Australian Reforming Catholics spokesperson John Buggy, told Online Catholics that there is widespread dissatisfaction amongst the laity about excessively centralised control in financial decision-making. "The attempt by Fr Lucas to make out that the Church is decentralised because its accounts are not consolidated is misleading. While funds may be collected and administered at local levels, the direction and use of large amounts of money is more and more dictated centrally. Centralisation is more defined by the decision-making in an organisation than by its accounting practices," Mr Buggy said.
The BRW editorial called for the establishment of a charities commission to regulate the non-profit sector, such as exists in the UK and New Zealand. Fr Lucas said that in his opinion a charities commission would simply add an extra layer of bureaucracy.
"Fr. Brian Lucas' statement that he does not want more bureaucracy appears to be a convenient rationalisation for no accountability. If he doesn't want more external bureaucracy, then why does he not opt for some form of self-regulation? There appears to be no thought given to the fact that Catholics, at least, have a right to know and influence how the Church is using their money. At present any structural opportunities for doing this are totally inadequate," Mr Buggy said.
A number of dioceses elsewhere in the world publish detailed accounts. The United States Conference of Catholic Bishops also publishes accounts.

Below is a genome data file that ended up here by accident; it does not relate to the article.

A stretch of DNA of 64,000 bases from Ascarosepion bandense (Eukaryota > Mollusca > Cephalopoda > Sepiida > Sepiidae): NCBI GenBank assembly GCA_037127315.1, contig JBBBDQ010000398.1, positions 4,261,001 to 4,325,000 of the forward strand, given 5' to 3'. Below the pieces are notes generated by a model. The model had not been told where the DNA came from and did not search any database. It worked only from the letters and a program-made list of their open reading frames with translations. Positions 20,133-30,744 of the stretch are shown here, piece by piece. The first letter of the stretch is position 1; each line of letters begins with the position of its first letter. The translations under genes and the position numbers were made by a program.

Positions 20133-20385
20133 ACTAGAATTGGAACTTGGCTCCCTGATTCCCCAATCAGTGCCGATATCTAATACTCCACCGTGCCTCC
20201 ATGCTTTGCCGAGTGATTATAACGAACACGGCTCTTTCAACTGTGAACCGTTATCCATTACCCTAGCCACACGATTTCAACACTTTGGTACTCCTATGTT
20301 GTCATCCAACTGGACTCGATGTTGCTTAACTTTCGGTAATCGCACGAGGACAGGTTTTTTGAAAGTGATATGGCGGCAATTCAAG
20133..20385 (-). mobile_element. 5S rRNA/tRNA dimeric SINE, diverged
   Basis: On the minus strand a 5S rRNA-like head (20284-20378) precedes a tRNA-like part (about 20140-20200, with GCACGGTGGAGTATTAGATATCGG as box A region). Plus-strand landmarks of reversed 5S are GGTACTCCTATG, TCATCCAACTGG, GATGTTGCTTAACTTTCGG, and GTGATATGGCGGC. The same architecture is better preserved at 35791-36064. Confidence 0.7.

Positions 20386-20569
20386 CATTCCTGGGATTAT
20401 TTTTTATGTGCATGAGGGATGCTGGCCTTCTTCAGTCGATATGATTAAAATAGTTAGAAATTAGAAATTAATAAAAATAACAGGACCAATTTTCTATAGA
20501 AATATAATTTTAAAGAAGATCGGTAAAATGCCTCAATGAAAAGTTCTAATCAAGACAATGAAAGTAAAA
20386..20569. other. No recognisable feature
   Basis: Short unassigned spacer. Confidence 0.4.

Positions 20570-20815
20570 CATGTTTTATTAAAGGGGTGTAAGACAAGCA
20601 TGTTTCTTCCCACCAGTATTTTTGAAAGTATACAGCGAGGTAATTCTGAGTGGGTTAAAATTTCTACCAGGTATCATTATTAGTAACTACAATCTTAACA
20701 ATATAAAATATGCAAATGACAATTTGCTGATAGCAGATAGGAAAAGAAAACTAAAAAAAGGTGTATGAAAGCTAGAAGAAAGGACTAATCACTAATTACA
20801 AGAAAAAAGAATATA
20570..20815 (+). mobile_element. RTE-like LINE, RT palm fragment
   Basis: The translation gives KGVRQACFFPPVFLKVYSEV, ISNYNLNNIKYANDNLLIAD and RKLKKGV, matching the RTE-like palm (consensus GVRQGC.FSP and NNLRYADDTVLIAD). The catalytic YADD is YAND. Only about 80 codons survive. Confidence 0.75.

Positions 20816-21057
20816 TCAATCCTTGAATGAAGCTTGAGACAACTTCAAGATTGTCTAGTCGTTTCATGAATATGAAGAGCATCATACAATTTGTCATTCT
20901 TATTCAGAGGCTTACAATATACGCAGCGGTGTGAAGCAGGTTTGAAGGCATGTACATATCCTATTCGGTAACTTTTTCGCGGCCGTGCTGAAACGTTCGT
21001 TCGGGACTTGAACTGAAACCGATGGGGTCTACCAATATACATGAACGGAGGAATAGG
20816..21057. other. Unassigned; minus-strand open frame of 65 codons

"Fr. Lucas believes that having a charities commission, as they do in Britain, 'may not deliver any better outcomes'. We would question not only how he can make this assessment, but also how he can seemingly dismiss the issue of accountability simply by making such a statement.
Australian Reforming Catholics says that increasing numbers of Catholics are dissatisfied with the lack of transparency and accountability in the Church. "More and more Catholics are concerned with matters such as the deployment of assets of parishes, for example," Mr Buggy said. This frequently occurs as if the people were not the source of the largest proportion of those assets, he believes.
"You have only to observe the way in which a Cardinal can direct religious administrators at the local level to refuse access to their premises by those Catholics he does not like to see the extent to which decision-making is centralised, in many cases with no accountability," Mr Buggy concluded.